HIMALAYAN NEWS SERVICE
KATHMANDU: If the opposition parties particularly the Nepali Congress and the CPN-UML are carefully orchestrating their move against Prime Minister Baburam Bhattarai, the ruling parties are no less in countering their plans, and in some cases firing fresh salvos at them.
Days after the Unified CPN-Maoist said the chance of NC leading the next government was zero as five-point deal ceased to exist, Deputy Prime Minister Bijaya Kumar Gachhadar said if a new government was to be formed they would seek consensus not merely on the name of the party but also on the leader who will lead the next government. He was interacting with a group of journalists of the Reporters’ Club.
It is a clear indication that when the ruling parties will transfer power without settling issues of constitution, they would probably suggest somebody from the opposition parties whom the NC and the UML leadership might not prefer.
UCPN-M Chairman Pushpa Kamal Dahal has already said if parties went to elections without settling issues of constitution, they would then press for a politically neutral government.
The NC has failed to name its prime ministerial candidate because it fears the move could rekindle a new triangular rivalry between party President Sushil Koirala, former prime minister Sher Bahadur Deuba and Ram Chandara Poudel – all of whom harbour prime ministerial ambitions.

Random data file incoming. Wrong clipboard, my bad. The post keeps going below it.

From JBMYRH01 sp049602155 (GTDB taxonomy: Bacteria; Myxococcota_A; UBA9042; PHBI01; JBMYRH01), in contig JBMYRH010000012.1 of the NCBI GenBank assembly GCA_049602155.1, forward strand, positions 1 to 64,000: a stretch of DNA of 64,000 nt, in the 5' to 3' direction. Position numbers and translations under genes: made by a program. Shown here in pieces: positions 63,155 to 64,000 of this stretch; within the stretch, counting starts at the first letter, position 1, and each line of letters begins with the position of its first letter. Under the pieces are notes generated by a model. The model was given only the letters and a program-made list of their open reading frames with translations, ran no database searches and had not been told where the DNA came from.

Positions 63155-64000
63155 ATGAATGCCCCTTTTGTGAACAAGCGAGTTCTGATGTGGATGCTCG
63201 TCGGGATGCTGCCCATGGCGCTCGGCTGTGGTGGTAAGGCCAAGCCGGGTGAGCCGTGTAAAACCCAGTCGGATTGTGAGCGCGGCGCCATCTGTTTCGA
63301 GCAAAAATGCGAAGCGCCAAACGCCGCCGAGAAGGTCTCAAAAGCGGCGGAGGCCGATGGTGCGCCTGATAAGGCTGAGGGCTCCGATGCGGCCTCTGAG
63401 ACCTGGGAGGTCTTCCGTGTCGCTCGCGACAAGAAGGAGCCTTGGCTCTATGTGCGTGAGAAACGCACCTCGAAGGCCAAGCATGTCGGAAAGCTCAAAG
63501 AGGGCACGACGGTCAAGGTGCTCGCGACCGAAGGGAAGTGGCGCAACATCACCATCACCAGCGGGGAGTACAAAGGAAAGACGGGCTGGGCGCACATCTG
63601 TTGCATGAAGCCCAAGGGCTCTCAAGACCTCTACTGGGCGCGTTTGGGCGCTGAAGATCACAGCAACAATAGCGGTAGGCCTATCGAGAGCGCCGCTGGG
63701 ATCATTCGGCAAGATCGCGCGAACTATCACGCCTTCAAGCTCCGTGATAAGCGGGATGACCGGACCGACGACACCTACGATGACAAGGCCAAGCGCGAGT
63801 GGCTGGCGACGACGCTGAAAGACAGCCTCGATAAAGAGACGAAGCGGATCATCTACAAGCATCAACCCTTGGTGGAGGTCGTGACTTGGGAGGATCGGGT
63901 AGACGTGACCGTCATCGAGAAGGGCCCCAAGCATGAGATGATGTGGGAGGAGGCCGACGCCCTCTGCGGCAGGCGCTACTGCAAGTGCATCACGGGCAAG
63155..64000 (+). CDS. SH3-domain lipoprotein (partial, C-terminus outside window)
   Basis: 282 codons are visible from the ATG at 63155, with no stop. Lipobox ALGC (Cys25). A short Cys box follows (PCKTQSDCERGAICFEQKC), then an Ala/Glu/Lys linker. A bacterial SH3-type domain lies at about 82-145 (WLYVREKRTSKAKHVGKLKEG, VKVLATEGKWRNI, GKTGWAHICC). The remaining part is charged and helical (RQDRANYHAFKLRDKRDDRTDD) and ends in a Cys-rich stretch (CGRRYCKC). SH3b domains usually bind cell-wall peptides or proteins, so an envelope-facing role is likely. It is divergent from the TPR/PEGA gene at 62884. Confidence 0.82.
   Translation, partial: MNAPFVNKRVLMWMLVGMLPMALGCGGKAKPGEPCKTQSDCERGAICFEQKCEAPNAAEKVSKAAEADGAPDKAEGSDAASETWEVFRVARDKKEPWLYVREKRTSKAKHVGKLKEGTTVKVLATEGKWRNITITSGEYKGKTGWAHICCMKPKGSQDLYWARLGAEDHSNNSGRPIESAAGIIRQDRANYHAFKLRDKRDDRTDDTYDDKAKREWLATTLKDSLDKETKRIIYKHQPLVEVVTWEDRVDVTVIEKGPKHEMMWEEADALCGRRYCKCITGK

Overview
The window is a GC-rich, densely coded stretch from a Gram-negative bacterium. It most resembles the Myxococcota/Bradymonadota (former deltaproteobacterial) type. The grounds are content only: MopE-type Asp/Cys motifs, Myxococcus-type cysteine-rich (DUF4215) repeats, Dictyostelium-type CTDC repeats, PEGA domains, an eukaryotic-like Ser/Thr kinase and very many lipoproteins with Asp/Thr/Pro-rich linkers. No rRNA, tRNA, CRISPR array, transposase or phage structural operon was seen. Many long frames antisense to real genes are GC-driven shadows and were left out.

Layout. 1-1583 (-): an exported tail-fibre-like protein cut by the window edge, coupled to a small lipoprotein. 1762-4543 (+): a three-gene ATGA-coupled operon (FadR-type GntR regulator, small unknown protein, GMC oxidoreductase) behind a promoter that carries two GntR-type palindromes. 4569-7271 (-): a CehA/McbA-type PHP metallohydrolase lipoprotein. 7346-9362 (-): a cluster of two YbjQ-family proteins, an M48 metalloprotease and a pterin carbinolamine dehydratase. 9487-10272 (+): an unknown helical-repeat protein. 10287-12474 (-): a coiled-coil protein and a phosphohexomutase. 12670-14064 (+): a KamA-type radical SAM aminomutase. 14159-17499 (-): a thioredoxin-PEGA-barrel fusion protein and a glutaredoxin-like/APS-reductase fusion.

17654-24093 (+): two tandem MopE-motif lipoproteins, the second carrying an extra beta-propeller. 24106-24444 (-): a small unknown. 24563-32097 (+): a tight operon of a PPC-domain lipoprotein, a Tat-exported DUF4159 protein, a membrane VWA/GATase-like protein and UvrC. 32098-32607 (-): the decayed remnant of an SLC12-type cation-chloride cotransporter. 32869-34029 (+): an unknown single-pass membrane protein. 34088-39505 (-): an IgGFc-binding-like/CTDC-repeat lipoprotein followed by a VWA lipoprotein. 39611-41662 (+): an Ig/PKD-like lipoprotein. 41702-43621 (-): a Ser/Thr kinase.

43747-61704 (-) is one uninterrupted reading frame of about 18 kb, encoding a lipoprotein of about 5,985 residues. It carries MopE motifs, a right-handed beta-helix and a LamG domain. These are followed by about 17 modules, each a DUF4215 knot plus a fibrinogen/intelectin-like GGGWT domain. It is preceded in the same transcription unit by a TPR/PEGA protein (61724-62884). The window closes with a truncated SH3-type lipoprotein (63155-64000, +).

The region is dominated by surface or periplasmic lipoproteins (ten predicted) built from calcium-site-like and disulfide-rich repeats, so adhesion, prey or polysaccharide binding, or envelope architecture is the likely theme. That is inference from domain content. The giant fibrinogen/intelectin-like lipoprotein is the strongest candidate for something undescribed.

Gachhadar, an influential leader of Untied Democratic Madhesi Front, said consensus could emerge by mid-November when the period of one third Budget would be over. He said Prime Minister Baburam Bhattarai would not resign until and unless an agreement was reached on who should be the next prime minister and what the new PM should do.
Gachhadar said if parties settled issues of constitution, a new statute could be promulgated through a revived Constituent Assembly. “If that doesn’t happen, we have no option but to hold elections for next CA. We are ready to discuss on the reduction of the size of the CA and fixing a reduced tenure of it,” he added.
Gachhadar, however, lamented that none of the leaders except the President, had tried to forge consensus. He went on to say the government’s first year in office was a success because it was this government that seriously attempted to bring peace process to its final conclusion. “We have succeeded in checking crimes. We have expanded roads in the Capital which did not happen in the last 30 years,” he said.